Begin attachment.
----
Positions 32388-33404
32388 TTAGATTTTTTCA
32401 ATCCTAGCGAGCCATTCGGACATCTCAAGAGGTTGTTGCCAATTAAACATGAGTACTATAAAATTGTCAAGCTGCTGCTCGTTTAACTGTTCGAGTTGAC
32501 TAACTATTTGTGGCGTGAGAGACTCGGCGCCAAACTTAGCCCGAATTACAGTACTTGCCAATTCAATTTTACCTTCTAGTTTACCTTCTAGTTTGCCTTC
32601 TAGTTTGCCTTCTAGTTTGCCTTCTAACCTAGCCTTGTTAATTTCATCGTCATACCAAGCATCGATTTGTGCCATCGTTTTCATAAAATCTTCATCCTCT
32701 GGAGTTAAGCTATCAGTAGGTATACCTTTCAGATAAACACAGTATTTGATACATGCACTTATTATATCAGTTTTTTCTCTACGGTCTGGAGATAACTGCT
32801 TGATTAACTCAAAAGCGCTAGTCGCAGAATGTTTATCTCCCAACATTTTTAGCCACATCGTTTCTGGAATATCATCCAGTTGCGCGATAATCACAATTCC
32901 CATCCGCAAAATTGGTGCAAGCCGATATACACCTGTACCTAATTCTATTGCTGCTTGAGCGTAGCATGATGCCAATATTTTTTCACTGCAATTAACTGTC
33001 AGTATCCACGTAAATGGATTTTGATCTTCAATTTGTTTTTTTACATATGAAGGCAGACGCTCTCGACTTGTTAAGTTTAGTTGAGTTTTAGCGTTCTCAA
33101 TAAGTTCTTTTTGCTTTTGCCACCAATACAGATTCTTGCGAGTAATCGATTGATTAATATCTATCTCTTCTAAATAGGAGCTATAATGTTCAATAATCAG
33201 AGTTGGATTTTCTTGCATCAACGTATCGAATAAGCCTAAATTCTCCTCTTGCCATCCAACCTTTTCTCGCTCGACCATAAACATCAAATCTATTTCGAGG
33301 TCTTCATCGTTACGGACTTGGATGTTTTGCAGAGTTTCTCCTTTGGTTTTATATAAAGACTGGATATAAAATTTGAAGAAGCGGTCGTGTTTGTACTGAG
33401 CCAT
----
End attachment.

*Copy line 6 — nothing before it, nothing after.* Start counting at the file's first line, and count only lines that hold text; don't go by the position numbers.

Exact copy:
32701 GGAGTTAAGCTATCAGTAGGTATACCTTTCAGATAAACACAGTATTTGATACATGCACTTATTATATCAGTTTTTTCTCTACGGTCTGGAGATAACTGCT